Manan Trivedi is a doctor and an Iraq War veteran who is currently running as a Democrat for Congress in Pennsylvania’s 6th District. He also happens to be South Asian American, the American-born son of immigrant parents from India.
Trivedi is one of six South Asians squaring off this year in congressional races against the GOP (which is even more riled up than usual over racialized issues like illegal immigration, the NYC mosque construction, and “Obamacare”). Earlier this year, Raj Goyle (a Democratic Indian American running in Kansas against Republican Mike Pompeo) made headlines when the Pompeo Twitter feed re-tweeted an article that referred to Goyle by the ethnic slur, “turban topper.”
Which tells you just how low some politicians will go to win an election.
Trivedi, who has already raised more than $390,00 dollars as a traditional candidate, in part by tapping a wealthy network of politically-minded Indian Americans in Pennsylvania, is now facing off against Republican incumbent Jim Gerlach (pictured above). Recently, Gerlach launched attacks against Trivedi, saying that he “doesn’t share our values.”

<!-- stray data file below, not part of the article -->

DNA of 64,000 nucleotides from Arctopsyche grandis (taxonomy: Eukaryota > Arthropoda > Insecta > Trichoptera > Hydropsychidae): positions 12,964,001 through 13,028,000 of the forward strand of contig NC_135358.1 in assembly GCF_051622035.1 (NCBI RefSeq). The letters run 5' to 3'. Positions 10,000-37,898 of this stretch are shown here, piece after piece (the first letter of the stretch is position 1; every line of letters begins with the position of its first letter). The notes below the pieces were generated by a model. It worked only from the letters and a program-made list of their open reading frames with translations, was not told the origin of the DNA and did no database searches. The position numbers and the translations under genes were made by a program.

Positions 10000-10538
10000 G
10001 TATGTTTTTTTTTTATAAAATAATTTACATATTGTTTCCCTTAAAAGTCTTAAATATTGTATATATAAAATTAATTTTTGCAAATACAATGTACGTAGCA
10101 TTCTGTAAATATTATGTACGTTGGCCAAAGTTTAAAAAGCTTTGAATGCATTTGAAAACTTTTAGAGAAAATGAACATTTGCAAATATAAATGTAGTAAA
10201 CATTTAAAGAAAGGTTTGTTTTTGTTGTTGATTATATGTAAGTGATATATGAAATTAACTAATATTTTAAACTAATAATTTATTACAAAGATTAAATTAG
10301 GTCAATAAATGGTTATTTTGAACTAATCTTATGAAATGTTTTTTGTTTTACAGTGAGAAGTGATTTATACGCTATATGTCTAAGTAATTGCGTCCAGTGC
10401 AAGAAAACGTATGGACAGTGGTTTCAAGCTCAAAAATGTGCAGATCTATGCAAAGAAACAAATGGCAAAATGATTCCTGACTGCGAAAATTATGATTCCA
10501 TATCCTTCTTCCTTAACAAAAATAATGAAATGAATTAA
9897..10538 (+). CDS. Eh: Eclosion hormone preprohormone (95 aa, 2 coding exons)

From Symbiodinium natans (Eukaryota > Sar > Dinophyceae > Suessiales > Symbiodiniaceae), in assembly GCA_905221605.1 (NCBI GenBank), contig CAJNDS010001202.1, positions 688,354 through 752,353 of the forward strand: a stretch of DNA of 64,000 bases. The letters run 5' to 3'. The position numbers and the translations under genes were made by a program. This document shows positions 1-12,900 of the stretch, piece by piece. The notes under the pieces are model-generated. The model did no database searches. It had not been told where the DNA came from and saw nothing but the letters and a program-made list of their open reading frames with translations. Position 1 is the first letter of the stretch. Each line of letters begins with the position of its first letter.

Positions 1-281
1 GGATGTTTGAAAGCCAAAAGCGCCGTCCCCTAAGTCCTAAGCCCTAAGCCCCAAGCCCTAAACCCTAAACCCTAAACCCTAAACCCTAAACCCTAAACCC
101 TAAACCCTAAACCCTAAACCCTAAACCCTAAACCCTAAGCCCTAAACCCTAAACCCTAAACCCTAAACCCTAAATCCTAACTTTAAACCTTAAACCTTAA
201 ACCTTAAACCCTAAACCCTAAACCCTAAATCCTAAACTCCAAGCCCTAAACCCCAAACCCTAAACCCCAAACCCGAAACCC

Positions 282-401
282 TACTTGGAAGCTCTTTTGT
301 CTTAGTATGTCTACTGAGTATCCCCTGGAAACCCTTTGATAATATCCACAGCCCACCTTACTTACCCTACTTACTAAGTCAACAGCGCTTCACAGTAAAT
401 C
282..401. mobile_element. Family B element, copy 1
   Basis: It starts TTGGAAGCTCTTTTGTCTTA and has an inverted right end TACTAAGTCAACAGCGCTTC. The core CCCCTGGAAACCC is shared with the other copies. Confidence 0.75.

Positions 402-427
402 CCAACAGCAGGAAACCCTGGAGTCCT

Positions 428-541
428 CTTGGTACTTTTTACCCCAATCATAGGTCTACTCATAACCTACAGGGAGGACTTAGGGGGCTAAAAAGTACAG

And whose values are those? One guess.
When concerns were raised that the Gerlach campaign’s statement could be perceived as playing on Trivedi’s ethnic differences compared to the average Pennsylvanian voter’s (85% of Pennsylvania’s residents are White), Gerlach dismissively said, “The only one who has played the race card here is him, by going to Indian-American groups to raise money.”
From Arizona’s SB1070 to anti-government rhetoric spouted by the Tea Party, this election season, threats to our basic civil liberties abound. Against this political backdrop, it seems more important than ever to remember the civil rights heroes and champions who paved the way ahead of us.
Fred Korematsu was one such champion — if an unrecognized one.
In 1942, President Franklin D. Roosevelt passed Executive Order 9066, ordering the round-up and imprisonment of thousands of Japanese Americans along America’s West Coast. Families of Japanese Americans were herded into temporary internment camps, and later into permanent relocation camps that dotted the deserts of the Southwest.